In Eleven Hours, a young, expectant mother named Lore enters the hospital alone, determined to have an unassisted, natural experience. Her nurse Franckline, newly pregnant herself, knows what Lore will succumb to, but supports her on the journey. “Having a child is usually just a long patience,” she warns Lore.
After tackling loneliness in her first novel and teenage sexuality in her second, Pamela Erens flawlessly captures the experience of childbirth in Eleven Hours—the fear, the surprise, the other-worldly pain. Through gritty and realistic descriptions, Erens drills in on the finer details of labor. A 40-second contraction is explored not only as physical pain, but also as emotional trauma. Erens captures a sense of wonder at how the body can perform an act so strange.
The pain begins in her mid-back and pushes down and outward, murmuring, “Make way, make way,” to her pelvis and her ribs which fret and cry, “Impossible! Impossible!” and the muscles in her lower back contract like a fist that says, “Not today!”
During the quiet times of Lore’s labor, she wanders the halls of the hospital while her mind lingers on her list of painful relationships. Erens sprinkles in details about Lore’s former fiancé, Asa, and their mutual best friend, Julia. The love triangle is shared with the reader slowly, each pause in labor bringing a new dimension to the story of how Lore ended up in a hospital, determined to be both father and mother to her child.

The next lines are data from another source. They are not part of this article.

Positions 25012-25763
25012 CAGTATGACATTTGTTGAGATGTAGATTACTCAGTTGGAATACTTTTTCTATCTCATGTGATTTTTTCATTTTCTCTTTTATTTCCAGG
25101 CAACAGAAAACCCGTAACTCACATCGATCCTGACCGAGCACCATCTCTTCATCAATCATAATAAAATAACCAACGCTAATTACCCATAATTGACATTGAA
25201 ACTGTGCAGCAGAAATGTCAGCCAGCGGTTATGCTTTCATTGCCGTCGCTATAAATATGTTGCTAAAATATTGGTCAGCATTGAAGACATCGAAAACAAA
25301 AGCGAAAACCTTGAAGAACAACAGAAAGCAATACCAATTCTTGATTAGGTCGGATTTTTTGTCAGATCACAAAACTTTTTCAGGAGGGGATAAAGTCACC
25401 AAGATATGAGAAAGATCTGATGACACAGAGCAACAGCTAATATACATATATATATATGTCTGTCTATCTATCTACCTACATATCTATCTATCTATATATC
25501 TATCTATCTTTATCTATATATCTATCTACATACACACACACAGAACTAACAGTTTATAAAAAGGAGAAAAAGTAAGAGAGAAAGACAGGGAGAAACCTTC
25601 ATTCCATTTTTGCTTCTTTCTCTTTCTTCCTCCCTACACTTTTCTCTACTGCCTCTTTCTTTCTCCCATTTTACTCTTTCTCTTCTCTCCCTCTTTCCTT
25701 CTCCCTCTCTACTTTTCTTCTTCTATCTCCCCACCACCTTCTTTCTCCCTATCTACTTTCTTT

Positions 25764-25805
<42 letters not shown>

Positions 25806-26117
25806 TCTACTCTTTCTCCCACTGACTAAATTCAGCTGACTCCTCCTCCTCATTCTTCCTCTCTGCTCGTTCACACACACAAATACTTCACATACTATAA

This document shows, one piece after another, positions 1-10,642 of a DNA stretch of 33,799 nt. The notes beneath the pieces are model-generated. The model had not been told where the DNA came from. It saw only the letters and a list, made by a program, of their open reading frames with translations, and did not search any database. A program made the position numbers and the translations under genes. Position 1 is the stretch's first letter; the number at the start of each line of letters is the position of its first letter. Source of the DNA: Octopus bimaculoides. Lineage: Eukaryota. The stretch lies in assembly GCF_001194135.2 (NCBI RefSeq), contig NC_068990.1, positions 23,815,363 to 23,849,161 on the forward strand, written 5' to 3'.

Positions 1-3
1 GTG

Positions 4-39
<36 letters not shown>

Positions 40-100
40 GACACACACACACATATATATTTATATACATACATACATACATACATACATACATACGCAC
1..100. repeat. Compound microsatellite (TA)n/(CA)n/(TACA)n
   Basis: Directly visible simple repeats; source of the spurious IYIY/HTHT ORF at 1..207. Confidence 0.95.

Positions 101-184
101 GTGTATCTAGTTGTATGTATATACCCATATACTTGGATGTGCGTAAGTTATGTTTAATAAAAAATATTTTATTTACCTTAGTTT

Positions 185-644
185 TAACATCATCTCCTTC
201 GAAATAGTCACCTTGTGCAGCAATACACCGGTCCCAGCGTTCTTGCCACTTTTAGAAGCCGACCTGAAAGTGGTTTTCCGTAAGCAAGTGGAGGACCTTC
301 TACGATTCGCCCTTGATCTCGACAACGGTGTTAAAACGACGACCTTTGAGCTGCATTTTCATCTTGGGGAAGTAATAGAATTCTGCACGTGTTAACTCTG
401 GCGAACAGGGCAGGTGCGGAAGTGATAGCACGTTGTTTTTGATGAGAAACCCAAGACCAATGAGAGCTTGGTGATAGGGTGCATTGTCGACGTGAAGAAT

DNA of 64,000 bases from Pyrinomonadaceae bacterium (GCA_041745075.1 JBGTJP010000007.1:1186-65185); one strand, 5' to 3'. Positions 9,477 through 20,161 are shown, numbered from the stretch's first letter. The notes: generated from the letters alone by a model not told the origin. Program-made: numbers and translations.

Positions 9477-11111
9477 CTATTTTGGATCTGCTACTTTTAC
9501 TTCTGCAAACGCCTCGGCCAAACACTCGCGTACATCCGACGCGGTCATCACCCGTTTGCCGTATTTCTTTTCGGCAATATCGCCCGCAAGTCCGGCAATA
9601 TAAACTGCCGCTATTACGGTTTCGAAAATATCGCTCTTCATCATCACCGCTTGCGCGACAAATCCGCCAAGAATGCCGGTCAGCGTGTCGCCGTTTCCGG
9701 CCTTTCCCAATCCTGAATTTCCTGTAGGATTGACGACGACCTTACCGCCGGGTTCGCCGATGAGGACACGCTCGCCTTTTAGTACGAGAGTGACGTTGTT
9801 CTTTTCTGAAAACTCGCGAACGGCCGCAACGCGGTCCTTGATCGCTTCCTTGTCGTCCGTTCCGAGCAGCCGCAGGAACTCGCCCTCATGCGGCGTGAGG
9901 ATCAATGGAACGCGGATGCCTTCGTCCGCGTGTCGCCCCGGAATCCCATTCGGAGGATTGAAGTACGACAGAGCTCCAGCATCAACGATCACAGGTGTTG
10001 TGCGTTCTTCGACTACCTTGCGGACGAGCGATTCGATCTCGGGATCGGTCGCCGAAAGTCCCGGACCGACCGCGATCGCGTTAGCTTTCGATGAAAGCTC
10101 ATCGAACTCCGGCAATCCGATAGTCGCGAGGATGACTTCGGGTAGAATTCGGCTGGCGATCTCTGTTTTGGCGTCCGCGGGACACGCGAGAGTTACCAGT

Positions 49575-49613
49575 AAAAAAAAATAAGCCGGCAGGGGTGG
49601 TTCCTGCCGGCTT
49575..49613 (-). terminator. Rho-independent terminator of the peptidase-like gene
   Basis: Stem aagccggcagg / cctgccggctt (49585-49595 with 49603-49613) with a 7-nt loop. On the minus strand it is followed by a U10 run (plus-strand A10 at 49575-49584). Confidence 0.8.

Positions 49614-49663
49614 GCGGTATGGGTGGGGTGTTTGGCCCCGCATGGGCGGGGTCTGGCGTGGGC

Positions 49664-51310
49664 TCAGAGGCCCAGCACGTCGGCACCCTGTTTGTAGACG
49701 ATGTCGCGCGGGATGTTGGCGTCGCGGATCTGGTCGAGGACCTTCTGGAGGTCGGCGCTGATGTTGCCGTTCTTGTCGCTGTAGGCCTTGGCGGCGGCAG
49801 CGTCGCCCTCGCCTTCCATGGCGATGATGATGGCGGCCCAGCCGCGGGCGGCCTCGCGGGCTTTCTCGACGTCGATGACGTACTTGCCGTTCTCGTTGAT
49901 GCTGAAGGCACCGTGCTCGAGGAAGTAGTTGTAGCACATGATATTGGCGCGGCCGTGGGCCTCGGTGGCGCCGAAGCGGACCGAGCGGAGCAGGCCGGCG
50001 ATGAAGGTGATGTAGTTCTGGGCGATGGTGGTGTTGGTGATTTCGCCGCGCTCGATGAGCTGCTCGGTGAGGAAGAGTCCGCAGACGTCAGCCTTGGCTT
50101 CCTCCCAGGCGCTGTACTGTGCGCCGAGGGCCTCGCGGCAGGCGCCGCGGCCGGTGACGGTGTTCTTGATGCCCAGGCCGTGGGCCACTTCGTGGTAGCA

And then another contraction pulls us back to the present, aching to know the rest of the story, but, as in childbirth itself, we must wait fitfully for the saga to unfold in its own time. Like the push and pull of the ocean, Erens teases us with Lore’s tale, one crashing wave at a time.
Each new ache and emotion startles Lore. Even steadfast Franckline, who has suffered pregnancy loss more than once, starts to waver from her own strength. Franckline takes the reader through her own journey—a painful past in Haiti—as she is troubled by Lore’s aloneness. As Franckline encourages Lore to give into the pain, she silently wonders if her own child is surviving inside her.
The book itself is short and sharp enough to read in one sitting. Yet, like childbirth, it is a complicated story, and patience is the best approach to absorb the weight of its message.
The beauty in Erens’s writing is the raw, visceral look at labor, childbirth, and the emotional jungle and physical pain a woman must weave through. There is reflection, regret, relief. Lore’s urge to push is not only physical, but also the need to push through feelings of self-doubt and face the vital questions: What now? Where, child, do we go from here?
Eleven Hours by Pamela Erens
Tin House Books
Published May 3, 2016